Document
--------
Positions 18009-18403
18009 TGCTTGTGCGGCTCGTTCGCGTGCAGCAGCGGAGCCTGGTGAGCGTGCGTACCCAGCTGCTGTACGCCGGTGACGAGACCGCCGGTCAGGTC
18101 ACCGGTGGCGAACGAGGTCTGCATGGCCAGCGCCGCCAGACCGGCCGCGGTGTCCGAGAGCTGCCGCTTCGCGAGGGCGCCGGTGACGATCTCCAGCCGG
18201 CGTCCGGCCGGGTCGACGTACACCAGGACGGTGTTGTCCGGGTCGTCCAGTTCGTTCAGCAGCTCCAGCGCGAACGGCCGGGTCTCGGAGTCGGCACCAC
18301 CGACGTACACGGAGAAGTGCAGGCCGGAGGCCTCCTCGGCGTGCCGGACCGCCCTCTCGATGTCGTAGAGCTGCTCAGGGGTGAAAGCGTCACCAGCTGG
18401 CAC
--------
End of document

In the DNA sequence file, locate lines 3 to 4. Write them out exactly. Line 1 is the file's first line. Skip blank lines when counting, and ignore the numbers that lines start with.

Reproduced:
18101 ACCGGTGGCGAACGAGGTCTGCATGGCCAGCGCCGCCAGACCGGCCGCGGTGTCCGAGAGCTGCCGCTTCGCGAGGGCGCCGGTGACGATCTCCAGCCGG
18201 CGTCCGGCCGGGTCGACGTACACCAGGACGGTGTTGTCCGGGTCGTCCAGTTCGTTCAGCAGCTCCAGCGCGAACGGCCGGGTCTCGGAGTCGGCACCAC